Today White Shark Projects staff and volunteers took 12 children and 5 teachers from The Butterfly Centre, Stanford on a coastal clean-up in Gansbaai. White Shark Projects visit The Butterly Centre once a month to teach the children about the importance of our oceans and marine wildlife. Having previously been given a presentation by White Shark Projects volunteer coordinator Jess, on the pollution affecting our oceans, the children were armed with the knowledge to help us clean up the coastline around Kleinbaai harbour, Gansbaai.

In just 1 hour the children managed to find a whopping 537 pieces of litter around Kleinbaai harbour and tidal pools. A staggering 354 cigarette butts were found, again making it the biggest polluter during our coastal clean-ups. This was followed by cool drink lids and sweet wrappers being the next most abundant litter found. According to the Ocean Conservancy, the results of the 2017 International Coastal Cleanup showed that the top 10 litter items collected around the world are made of plastics. They also found that cigarette butts topped their clean up list along with food wrappers and bottle caps.

The filters used to make cigarettes actually contain tiny plastic particles which take decades to decompose and make their way through the food chain. According to the Cigarette Butt Pollution Project, out of the 5.6 trillion cigarettes that are made with these filters each year, almost two-thirds are dumped irresponsibly. In addition to containing tiny plastic particles, many cigarette filters contain chemicals like nicotine, arsenic and heavy metals which are poisonous when ingested by animals.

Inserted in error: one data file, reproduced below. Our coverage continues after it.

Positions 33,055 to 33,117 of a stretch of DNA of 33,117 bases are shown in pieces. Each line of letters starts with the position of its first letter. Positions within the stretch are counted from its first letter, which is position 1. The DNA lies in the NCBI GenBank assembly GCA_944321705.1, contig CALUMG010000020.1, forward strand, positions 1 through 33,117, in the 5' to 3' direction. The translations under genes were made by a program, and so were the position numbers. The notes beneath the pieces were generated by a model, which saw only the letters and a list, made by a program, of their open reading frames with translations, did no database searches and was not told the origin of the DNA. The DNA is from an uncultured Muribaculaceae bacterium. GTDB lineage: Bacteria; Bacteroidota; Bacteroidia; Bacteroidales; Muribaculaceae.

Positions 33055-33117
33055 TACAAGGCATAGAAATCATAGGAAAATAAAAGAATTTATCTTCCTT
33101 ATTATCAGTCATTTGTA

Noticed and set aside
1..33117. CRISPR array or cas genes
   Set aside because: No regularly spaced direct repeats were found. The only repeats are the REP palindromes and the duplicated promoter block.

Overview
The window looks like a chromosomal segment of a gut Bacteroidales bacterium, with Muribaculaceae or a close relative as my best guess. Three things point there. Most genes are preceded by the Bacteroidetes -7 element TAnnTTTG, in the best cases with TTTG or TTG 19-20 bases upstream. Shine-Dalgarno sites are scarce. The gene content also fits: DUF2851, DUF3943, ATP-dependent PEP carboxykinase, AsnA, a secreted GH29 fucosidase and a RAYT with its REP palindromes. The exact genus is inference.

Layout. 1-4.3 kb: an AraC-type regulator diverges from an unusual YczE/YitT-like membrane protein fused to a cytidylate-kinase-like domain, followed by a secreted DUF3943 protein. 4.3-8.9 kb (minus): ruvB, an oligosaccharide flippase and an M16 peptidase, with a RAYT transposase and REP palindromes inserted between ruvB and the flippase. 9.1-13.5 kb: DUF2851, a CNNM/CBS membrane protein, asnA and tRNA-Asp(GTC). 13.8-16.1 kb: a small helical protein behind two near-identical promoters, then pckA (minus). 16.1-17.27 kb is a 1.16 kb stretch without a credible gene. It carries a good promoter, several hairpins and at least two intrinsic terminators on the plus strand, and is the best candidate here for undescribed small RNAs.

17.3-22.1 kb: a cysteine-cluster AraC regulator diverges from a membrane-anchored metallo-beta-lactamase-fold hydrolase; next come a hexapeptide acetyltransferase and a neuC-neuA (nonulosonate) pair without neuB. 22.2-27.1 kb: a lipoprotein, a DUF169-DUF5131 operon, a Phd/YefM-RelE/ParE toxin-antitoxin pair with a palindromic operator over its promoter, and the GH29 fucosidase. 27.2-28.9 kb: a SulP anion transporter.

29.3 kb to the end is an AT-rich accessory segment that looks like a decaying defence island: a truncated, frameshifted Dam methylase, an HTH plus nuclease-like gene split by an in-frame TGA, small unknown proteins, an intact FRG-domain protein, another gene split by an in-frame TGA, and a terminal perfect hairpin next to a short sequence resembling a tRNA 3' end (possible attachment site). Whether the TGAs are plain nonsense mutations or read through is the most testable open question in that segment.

As well as collecting litter and exploring the beautiful coastline of Kleinbaai, the children were also given talks on the wonderful little creatures that we can find in the tidal pools, by one of White Shark Projects marine biologists, Georgina.

Well done Butterfly Centre children for helping to save our wonderful oceans!

For more information on pollution and  how to reduce your impact on the environment – read our previous blogs.


White Shark Projects and Butterfly Centre coastal clean-up, led by White Shark Projects Volunteer Coordinator, Jess